The significance of this year’s national elections is amplified by echoes of American history: 2020 marks the 150th anniversary of the first ballot ever cast by a woman anywhere in the world. It happened in Laramie, Wyoming, when Louisa Swain, a 69-year-old housewife, happened by the polling place on her way to the market. She decided then she would cast a vote. The date was September 6, 1870.
It doesn’t end there. 2020 also marks the 100th anniversary of the passage of the Nineteenth Amendment. It was one hundred years ago that the adoption of the amendment was formally certified—culminating a decades-long struggle for women’s suffrage. Fifty years after Louisa Swain became the first, the fundamental right of all women to vote was now enshrined in the U.S. Constitution and secured for centuries to come.
As Americans cast their ballots this November, we’d be wise to remember the lessons that history provides. In our country’s rearview stands a pantheon of trailblazers who wrote defining moments of our shared story. Trailblazers like Louisa Swain.
Louisa and the sisterhood of pioneers who followed her lead set an indelible example that endures today. In preserving and celebrating their heritage, we’re reminded that all great movements begin with simple acts of courage. Progress has an origin, and what turns the tides of history are often the actions of one person. As individuals, it’s within our power to be that example.
Louisa and trailblazers like her exemplify the enduring power that comes from strength of character. The values embodied in their memory can guide us as we find our way, as one nation, through the great challenges and difficult debates that now lie before us.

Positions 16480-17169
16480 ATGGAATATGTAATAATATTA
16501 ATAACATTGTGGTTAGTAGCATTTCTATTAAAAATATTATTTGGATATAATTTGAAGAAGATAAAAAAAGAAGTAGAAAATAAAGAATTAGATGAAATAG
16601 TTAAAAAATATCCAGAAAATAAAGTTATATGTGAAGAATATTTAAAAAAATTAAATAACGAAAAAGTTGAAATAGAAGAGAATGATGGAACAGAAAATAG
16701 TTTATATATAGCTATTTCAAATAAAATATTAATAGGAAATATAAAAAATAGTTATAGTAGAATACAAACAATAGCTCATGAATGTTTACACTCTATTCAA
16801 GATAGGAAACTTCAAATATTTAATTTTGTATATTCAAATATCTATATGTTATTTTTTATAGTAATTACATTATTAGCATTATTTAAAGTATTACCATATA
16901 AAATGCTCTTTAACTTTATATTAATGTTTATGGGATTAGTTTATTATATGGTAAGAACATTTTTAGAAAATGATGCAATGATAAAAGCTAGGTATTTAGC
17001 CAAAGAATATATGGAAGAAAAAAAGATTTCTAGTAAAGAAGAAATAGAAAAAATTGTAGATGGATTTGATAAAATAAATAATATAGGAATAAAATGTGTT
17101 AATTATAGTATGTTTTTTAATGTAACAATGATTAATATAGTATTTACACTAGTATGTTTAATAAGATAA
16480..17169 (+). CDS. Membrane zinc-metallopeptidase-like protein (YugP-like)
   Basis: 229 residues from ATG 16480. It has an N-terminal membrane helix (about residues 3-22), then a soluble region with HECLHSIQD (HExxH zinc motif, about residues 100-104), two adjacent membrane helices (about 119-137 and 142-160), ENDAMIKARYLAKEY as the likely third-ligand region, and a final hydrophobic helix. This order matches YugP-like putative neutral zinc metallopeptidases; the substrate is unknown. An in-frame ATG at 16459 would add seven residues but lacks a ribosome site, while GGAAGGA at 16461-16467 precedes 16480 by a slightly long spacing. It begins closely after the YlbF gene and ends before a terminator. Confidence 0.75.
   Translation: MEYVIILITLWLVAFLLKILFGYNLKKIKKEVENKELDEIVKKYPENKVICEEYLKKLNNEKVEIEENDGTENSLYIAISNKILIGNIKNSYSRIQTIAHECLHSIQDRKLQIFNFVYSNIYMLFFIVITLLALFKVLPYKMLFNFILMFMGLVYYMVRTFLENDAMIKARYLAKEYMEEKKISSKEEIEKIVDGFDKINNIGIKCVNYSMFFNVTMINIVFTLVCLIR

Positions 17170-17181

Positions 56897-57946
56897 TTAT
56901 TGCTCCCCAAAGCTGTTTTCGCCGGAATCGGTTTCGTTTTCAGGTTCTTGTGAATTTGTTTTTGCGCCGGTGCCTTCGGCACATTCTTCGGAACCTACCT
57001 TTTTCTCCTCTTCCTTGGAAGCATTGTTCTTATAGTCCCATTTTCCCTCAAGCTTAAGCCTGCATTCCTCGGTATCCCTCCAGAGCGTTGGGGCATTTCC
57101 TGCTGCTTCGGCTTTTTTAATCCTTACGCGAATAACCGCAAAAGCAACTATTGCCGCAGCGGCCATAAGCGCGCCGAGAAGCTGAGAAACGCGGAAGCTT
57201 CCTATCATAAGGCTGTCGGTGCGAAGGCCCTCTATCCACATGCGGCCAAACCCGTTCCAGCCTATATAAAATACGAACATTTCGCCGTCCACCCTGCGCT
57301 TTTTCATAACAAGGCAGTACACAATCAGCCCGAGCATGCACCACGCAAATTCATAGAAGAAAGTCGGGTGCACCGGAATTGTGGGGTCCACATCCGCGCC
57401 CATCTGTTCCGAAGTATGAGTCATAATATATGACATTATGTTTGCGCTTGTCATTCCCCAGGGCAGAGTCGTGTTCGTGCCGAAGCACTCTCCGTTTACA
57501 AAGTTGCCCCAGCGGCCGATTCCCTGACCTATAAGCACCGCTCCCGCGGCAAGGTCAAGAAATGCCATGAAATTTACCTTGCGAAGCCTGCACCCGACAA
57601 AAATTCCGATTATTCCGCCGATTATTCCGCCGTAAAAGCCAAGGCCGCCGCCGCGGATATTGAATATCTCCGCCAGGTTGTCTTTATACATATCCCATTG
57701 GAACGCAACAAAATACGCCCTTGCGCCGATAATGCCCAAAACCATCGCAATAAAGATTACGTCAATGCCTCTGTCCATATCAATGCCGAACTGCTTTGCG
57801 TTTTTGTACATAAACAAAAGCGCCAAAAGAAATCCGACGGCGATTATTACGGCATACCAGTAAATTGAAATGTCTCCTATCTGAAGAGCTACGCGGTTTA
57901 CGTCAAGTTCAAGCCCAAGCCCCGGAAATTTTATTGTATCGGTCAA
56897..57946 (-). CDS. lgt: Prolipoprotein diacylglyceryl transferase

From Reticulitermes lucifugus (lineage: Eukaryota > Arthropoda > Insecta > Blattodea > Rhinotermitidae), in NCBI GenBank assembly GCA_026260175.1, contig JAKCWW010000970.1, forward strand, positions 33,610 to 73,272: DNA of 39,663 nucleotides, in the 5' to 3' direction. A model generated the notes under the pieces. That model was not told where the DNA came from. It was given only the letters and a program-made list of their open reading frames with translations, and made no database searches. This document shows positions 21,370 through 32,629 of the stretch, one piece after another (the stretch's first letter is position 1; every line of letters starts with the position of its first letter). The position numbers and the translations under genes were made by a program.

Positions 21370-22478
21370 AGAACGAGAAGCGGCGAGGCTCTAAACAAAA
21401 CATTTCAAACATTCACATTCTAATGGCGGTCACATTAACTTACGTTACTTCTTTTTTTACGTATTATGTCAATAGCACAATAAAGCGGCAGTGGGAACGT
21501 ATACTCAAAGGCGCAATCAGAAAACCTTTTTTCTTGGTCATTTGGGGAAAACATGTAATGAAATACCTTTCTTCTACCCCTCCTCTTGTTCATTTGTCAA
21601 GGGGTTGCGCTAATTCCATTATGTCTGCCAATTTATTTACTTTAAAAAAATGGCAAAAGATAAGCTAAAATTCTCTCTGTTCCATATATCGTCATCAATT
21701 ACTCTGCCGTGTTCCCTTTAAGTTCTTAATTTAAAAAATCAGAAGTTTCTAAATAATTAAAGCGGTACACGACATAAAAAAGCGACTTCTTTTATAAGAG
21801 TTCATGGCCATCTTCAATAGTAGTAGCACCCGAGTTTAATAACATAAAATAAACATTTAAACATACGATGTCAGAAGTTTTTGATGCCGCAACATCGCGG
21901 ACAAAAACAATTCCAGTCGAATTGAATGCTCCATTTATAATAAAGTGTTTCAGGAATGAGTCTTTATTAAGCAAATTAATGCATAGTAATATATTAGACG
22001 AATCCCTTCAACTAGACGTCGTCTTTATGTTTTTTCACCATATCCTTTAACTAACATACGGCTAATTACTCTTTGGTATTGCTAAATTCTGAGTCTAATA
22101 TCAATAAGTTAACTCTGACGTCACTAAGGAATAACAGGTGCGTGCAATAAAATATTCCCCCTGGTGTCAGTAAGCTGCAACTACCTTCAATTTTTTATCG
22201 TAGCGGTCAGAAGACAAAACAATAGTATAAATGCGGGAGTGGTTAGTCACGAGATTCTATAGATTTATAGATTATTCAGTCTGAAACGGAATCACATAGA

That’s why—next week—American Trucking Associations is proud to partner with the Louisa Swain Foundation and the Wyoming Office on Tourism on a special initiative: the Louisa Swain Convoy to remember, preserve and honor her legacy. On Monday, a special wrapped tractor-trailer will embark on a week-long, cross-country journey. It will begin at the U.S. Capitol, where the Nineteenth Amendment was adopted, heading West in destination of where it all began: Laramie, Wyoming.
Leading the convoy will be four female professional truck drivers. Having pursued careers in a traditionally male-dominated industry, these women are pioneers in their own right. They sought the opportunity of a better living, undeterred by what barriers stood in their way. In doing so, they too have set an example—opening doors for future women to follow in their path.
You can join them virtually on this journey by following along on social media and at firstwomanvoter.org for daily updates. Throughout the week, the convoy will make stops at historic milestones, notable landmarks and public events along the way.
The road to a more perfect union is a long one. But by looking to the trailblazers like Louisa Swain who’ve come before us, we can find the resolve to continue paving that way forward for future generations.